Scottish Government swoops in to take over Ferguson shipyard

Written by Emily Woods on 12 August 2019 in News

Finance secretary says government "ready and willing" to transfer Ferguson Marine shipyard into public ownership 

Glen Sannox, one of the ferries being constructed at Ferguson Marine shipyard - Image credit: Flickr RP Marks

The Scottish Government is “ready and willing” to transfer Ferguson Marine shipyard into public ownership and is engaging with all relevant parties to complete the deal “as quickly and as smoothly as possible”, finance secretary Derek Mackay has announced.

News broke over the weekend that Ferguson had served notice of intent to go into administration by the end of this week, jeopardising 350 jobs and the completion of two ferries at the shipyard.

But Mackay announced today the Scottish Government had “indicated to all relevant parties that we are ready and willing to take Ferguson Marine into public ownership and deliver the ferries to secure the continued employment of the workforce in the yard”.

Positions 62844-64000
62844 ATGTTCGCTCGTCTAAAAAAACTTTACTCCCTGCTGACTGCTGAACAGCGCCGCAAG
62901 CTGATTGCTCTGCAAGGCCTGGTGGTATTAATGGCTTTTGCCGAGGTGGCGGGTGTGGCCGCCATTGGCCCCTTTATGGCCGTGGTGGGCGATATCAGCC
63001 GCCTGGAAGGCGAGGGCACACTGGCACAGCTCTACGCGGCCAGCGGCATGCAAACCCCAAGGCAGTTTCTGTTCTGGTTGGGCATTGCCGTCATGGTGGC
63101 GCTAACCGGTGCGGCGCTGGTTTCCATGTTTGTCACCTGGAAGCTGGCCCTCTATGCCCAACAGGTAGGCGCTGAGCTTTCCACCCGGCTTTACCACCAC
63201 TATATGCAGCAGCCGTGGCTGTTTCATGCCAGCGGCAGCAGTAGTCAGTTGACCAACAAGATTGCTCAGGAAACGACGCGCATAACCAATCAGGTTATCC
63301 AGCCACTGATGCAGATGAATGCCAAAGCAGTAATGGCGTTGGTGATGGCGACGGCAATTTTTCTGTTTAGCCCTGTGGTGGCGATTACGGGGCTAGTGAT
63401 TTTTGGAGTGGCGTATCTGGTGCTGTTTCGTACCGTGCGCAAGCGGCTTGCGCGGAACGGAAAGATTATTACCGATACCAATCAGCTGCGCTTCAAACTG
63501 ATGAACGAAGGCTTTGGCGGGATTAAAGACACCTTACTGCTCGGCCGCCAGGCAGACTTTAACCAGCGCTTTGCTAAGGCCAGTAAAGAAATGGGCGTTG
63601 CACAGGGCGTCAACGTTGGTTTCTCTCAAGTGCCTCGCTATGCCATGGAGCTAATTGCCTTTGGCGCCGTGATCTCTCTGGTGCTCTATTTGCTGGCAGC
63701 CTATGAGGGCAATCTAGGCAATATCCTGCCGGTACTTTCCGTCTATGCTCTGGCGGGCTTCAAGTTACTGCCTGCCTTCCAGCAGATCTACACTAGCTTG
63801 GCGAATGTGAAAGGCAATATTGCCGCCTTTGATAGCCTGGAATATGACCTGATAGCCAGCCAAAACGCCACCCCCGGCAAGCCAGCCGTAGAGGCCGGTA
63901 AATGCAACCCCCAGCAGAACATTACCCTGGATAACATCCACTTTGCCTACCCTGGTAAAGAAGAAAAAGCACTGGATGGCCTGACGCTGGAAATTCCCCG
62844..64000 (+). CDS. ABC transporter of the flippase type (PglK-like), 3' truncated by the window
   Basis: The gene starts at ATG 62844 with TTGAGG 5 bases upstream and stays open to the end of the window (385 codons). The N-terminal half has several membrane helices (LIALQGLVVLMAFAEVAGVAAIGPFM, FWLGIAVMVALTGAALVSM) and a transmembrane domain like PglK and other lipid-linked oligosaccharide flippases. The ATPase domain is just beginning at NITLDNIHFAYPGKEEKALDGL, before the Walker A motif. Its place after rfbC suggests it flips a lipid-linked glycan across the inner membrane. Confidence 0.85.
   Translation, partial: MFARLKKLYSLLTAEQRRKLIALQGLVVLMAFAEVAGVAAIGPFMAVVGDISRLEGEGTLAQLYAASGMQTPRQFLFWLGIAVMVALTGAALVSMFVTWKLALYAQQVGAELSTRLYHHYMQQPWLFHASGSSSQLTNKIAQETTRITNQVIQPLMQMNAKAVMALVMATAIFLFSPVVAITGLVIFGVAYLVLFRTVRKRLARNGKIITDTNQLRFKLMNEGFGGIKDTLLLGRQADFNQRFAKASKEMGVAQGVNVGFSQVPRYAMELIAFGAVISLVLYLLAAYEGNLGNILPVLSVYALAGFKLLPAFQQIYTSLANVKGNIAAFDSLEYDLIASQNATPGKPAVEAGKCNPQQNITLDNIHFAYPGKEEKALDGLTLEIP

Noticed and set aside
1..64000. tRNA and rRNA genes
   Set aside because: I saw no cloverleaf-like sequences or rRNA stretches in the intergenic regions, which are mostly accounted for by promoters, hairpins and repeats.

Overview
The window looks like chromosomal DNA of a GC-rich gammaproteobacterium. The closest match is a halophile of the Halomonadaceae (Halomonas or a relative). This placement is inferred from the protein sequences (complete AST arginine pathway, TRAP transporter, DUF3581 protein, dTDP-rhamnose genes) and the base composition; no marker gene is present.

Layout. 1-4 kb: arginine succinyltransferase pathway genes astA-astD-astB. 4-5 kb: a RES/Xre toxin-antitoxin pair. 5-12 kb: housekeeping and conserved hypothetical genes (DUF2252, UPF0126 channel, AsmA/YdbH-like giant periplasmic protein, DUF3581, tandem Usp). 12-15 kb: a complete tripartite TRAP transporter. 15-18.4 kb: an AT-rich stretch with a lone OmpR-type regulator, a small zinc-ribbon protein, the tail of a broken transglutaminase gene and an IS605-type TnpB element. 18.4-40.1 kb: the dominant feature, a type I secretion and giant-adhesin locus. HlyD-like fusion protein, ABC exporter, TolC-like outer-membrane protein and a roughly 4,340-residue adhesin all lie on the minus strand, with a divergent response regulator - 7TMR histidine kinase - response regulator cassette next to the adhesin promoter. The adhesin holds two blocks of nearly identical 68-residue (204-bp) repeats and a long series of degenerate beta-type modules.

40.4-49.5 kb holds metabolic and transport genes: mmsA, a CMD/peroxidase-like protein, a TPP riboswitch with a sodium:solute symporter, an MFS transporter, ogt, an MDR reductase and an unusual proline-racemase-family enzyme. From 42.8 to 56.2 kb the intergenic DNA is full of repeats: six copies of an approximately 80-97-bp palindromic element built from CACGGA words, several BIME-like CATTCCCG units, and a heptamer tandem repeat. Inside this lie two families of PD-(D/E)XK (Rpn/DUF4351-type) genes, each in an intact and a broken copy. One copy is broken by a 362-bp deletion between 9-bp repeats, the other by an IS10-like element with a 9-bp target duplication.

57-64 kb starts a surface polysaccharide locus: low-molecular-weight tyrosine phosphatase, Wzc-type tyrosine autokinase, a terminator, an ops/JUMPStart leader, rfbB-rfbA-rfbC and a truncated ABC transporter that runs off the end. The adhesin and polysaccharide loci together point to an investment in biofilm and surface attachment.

He said the government had been working to find a resolution to the difficulties faced at the shipyard for two years.

“Throughout that time our preference has been to identify viable commercial options to keep the yard going and to finish the vessels. No such solutions have come forward,” he said.

He said the public ownership transfer would be completed “quickly” to ensure the ferries being built at the shipyard, which will serve Arran and the Outer Hebrides, were finished.

“There remains a process to go through to secure the transfer of the yard to the Scottish Government, and we are hopeful that all parties recognise the importance of completing that transfer as quickly and as smoothly as possible,” Mackay said.

“While we are open to engaging with any parties with a serious interest in investing in and securing a future for the shipyard, it is essential the government acts now to secure the completion of the ferries and continuity of employment at Fergusons.”

The BBC reported Ferguson was paid £97m to build the ferries, but the cost had since risen due to changes to the design, including a dual-fuel engine which will use both diesel and liquefied natural gas.

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